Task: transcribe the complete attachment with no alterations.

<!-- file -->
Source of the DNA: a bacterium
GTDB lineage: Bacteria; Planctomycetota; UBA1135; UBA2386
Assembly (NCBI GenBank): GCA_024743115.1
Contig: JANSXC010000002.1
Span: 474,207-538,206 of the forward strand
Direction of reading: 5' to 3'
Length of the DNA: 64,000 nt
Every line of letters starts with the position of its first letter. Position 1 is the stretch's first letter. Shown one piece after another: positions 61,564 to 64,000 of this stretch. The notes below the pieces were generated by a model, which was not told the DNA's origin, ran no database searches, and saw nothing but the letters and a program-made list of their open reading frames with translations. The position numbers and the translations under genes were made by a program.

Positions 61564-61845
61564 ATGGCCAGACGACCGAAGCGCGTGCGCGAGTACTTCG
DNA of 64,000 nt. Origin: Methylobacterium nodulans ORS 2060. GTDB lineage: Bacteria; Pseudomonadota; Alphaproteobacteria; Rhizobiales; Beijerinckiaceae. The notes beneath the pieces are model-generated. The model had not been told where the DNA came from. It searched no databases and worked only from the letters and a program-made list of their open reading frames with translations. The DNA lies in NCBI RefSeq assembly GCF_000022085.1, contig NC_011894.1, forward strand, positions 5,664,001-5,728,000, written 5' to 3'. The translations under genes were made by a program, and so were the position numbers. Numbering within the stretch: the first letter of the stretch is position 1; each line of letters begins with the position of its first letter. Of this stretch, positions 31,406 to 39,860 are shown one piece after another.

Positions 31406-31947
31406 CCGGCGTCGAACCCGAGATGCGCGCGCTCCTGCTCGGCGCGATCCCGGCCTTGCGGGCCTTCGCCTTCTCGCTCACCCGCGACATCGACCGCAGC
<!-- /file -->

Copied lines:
Source of the DNA: a bacterium
GTDB lineage: Bacteria; Planctomycetota; UBA1135; UBA2386
Assembly (NCBI GenBank): GCA_024743115.1
Contig: JANSXC010000002.1
Span: 474,207-538,206 of the forward strand
Direction of reading: 5' to 3'
Length of the DNA: 64,000 nt
Every line of letters starts with the position of its first letter. Position 1 is the stretch's first letter. Shown one piece after another: positions 61,564 to 64,000 of this stretch. The notes below the pieces were generated by a model, which was not told the DNA's origin, ran no database searches, and saw nothing but the letters and a program-made list of their open reading frames with translations. The position numbers and the translations under genes were made by a program.

Positions 61564-61845
61564 ATGGCCAGACGACCGAAGCGCGTGCGCGAGTACTTCG
DNA of 64,000 nt. Origin: Methylobacterium nodulans ORS 2060. GTDB lineage: Bacteria; Pseudomonadota; Alphaproteobacteria; Rhizobiales; Beijerinckiaceae. The notes beneath the pieces are model-generated. The model had not been told where the DNA came from. It searched no databases and worked only from the letters and a program-made list of their open reading frames with translations. The DNA lies in NCBI RefSeq assembly GCF_000022085.1, contig NC_011894.1, forward strand, positions 5,664,001-5,728,000, written 5' to 3'. The translations under genes were made by a program, and so were the position numbers. Numbering within the stretch: the first letter of the stretch is position 1; each line of letters begins with the position of its first letter. Of this stretch, positions 31,406 to 39,860 are shown one piece after another.

Positions 31406-31947
31406 CCGGCGTCGAACCCGAGATGCGCGCGCTCCTGCTCGGCGCGATCCCGGCCTTGCGGGCCTTCGCCTTCTCGCTCACCCGCGACATCGACCGCAGC